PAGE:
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Friday, March 22 , 2019, 10:18 am | A Few Clouds 57º


D.C. Collier: Was Frank Sinatra Right to Do It ‘My Way’?

“And now, the end is near
And so I face the final curtain
My friend, I’ll say it clear
I’ll state my case, of which I’m certain

“I’ve lived a life that’s full
I’ve traveled each and every highway
But more, much more than this
I did it my way.”

Millions celebrate Frank Sinatra’s version of the iconic song, “My Way,” because it strikes a chord within all of us to “do our own thing” in life and not be bound by anything that we don’t agree with.

This compulsion goes way back — to the Garden of Eden — when Adam and Eve decided to strike out on their own and leave God in their rear-view mirror. It didn’t end well for that pair of miscreants, nor for their son, Cain, who ended up murdering his brother, Abel.

The Bible is largely a litany of the carnage caused by human beings doing it “their way” ever since. And when it comes to getting into heaven, the stakes could not be higher.

The Door to Heaven

Scripture often describes getting into heaven as going through a door: “And someone said to Him, ‘Lord, are there just a few who are being saved?’ And He said to them, ‘Strive to enter through the narrow door; for many, I tell you, will seek to enter and will not be able.’”1

“So, Jesus said to them again, ‘Truly, truly, I say to you, I am the door of the sheep. All who came before Me are thieves and robbers, but the sheep did not hear them. I am the door; if anyone enters through Me, he will be saved, and will go in and out and find pasture.’”2

“Behold, I stand at the door and knock; if anyone hears My voice and opens the door, I will come in to him and will dine with him, and he with Me.”3

You’ve probably heard that all religions lead to the same place, implying any old door will do. Not so. There is one door, and only one way to go through it.

But by far, the most popular scheme the “My Way” crowd has devised to reach heaven on their own is through one variation or another of the erroneous method that the Bible calls “works.” The greatest deception of all — that you can “work” your way to heaven through your own efforts.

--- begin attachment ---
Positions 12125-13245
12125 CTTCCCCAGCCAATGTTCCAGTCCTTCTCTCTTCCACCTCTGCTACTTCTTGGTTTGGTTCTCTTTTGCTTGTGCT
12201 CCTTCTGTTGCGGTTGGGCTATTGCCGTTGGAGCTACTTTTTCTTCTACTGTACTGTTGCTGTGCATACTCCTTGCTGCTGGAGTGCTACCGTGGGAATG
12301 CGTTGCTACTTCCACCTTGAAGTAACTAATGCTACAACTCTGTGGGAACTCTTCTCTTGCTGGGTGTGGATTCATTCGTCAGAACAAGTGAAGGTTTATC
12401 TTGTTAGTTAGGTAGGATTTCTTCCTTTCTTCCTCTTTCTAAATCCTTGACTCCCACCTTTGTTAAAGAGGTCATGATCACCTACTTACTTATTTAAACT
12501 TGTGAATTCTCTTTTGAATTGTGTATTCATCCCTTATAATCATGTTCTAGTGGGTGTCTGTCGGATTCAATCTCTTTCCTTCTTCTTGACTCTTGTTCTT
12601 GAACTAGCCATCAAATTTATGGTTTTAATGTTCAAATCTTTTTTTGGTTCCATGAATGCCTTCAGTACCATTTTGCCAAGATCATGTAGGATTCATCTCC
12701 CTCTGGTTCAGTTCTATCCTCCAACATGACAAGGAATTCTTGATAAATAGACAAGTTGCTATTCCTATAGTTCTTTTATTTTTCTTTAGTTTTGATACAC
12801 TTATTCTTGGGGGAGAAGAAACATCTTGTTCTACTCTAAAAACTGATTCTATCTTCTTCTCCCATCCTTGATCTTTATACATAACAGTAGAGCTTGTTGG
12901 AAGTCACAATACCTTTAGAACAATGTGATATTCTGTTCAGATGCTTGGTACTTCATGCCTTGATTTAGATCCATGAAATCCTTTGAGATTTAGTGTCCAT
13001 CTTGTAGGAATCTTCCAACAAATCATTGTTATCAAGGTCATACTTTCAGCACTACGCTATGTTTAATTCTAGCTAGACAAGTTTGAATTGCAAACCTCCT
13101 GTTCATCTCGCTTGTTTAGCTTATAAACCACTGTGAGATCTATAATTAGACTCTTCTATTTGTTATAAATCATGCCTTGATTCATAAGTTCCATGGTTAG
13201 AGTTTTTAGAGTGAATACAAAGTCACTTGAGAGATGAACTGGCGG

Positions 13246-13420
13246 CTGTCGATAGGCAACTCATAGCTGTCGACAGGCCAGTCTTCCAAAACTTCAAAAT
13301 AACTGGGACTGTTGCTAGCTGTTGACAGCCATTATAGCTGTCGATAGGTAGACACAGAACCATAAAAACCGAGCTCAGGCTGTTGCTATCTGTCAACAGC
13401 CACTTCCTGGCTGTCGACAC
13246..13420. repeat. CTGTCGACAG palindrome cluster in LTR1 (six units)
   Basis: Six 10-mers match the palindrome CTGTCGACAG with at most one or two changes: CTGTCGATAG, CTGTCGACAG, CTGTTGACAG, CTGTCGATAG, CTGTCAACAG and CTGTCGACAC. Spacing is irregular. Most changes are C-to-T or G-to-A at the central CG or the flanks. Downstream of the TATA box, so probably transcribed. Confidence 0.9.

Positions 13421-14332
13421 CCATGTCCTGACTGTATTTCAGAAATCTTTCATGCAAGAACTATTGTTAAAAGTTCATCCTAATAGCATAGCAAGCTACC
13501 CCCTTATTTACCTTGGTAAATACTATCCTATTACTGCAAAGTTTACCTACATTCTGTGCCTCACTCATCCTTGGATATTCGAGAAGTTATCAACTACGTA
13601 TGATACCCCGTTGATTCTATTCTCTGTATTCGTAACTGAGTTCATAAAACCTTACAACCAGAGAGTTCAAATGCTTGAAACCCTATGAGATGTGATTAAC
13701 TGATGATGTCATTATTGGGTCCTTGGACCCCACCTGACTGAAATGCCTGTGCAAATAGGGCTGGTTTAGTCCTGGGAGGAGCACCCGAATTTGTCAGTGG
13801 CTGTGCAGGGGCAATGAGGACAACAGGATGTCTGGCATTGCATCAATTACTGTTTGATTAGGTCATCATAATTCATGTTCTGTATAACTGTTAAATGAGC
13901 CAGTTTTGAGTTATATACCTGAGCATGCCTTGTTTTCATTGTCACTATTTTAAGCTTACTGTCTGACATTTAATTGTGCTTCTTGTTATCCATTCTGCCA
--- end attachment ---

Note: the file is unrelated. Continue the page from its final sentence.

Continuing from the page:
Bert and Ernie

Sesame Street’s beloved Muppet characters, Bert and Ernie, performed skits that entertained millions of children on TV. As Wikipedia explains, “An ordinary Bert and Ernie skit involves Ernie coming up with a harebrained idea, and Bert trying to talk him out of it, ending with Bert losing his temper and Ernie remaining unaware of the results of his own bad idea.”

One hilarious episode has Ernie involved in a construction scheme and he’s trying to get through a narrow door with an armload of lumber. Ernie is carrying the lumber horizontally across his arms and, of course, he bangs into the sides of the doorway because the boards are too long. So, Ernie backs up and tries again and again, getting madder each time. All the while, Bert is yelling, “Just turn the boards around and you can walk right through.” But noooo ...

Ernie insists on doing things his way, so he puts the boards down and comes back with a big saw. Then he proceeds to hack big horizontal slots into each side of the doorway. By this time, all 5 million youngsters in the TV audience are yelling, “Just turn the boards around, Silly!”

Ernie’s totally tweaked work ethic of, “if at first you don’t succeed, keep trying the same thing over and over,” drives him onward despite a cacophony of voices advising him otherwise.

Finally, having ruined the doorway and sweating profusely, Ernie collapses in a heap with the young audience shaking its head in disbelief. Getting through a door shouldn’t be that hard.

Ernie is the ultimate “My Way” kind of guy. This is not just a silly story ...

Attitude Is Everything

Ernie has an “attitude issue.” Big time. He insists on doing things his way.